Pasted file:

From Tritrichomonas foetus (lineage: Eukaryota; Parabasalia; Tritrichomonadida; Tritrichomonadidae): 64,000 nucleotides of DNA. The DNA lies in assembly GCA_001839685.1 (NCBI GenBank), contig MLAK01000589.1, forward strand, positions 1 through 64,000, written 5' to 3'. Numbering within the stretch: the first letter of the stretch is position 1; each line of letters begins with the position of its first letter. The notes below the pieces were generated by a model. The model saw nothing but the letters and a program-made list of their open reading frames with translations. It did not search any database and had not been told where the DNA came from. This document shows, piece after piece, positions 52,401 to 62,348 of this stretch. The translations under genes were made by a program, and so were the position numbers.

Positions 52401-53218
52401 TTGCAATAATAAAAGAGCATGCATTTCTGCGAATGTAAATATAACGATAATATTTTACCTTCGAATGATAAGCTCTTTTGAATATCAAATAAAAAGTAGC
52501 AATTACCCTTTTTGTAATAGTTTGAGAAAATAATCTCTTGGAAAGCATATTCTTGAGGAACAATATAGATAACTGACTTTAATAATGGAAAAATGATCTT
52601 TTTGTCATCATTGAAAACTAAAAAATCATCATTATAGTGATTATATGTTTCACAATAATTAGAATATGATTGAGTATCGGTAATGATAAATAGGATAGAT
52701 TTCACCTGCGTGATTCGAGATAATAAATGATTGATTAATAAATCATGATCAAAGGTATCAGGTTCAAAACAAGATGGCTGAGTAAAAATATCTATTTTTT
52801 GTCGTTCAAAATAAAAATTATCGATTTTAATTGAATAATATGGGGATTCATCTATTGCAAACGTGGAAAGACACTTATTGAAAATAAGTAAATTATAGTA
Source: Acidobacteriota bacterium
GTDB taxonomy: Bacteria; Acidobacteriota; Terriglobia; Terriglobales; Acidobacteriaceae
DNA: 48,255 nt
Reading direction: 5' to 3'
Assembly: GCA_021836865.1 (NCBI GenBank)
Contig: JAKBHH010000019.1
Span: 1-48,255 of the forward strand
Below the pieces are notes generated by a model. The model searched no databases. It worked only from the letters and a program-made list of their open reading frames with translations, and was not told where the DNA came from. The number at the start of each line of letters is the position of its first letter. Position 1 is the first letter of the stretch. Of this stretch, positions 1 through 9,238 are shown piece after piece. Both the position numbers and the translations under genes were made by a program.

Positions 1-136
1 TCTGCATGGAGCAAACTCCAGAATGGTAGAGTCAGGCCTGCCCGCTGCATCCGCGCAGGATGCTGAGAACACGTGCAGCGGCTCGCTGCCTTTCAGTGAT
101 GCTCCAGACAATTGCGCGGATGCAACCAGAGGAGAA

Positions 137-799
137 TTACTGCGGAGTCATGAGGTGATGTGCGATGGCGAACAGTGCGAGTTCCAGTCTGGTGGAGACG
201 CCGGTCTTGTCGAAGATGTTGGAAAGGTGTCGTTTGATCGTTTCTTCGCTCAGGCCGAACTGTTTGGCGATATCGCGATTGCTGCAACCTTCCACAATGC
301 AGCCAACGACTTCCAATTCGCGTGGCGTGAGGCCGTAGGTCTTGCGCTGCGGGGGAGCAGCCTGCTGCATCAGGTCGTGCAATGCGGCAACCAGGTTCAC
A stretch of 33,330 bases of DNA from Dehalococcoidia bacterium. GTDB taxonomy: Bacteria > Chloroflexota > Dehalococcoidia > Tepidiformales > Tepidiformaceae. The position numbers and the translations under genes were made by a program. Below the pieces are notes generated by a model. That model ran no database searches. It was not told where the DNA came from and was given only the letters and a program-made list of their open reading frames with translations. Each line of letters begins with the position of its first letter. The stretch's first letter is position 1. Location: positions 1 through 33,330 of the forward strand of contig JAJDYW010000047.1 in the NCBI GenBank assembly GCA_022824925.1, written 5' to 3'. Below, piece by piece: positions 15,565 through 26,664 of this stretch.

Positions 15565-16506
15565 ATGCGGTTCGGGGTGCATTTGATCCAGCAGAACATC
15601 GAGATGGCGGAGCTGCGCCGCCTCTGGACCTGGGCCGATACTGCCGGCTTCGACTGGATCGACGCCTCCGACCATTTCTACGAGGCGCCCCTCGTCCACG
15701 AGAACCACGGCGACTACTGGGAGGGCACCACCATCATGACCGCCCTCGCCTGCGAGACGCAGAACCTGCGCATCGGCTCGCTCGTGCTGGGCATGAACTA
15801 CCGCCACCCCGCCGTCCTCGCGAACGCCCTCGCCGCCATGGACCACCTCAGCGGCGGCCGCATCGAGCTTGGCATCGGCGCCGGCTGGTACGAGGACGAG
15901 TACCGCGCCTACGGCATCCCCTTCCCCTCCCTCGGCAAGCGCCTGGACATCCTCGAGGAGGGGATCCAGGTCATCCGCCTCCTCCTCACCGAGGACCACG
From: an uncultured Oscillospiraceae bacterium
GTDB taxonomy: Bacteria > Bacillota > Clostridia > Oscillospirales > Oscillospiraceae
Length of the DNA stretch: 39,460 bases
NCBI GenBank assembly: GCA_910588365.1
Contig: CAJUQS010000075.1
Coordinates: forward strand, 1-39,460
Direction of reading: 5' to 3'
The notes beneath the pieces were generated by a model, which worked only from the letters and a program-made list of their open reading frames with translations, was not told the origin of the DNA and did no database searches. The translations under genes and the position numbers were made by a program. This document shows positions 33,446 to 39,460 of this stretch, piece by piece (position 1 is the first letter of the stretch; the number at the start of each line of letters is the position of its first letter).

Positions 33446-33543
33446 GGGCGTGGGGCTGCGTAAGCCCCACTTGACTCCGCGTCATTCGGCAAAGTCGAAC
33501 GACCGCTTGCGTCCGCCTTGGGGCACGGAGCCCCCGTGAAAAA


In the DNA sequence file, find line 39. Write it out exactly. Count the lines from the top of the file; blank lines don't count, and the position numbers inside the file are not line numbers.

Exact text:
33446 GGGCGTGGGGCTGCGTAAGCCCCACTTGACTCCGCGTCATTCGGCAAAGTCGAAC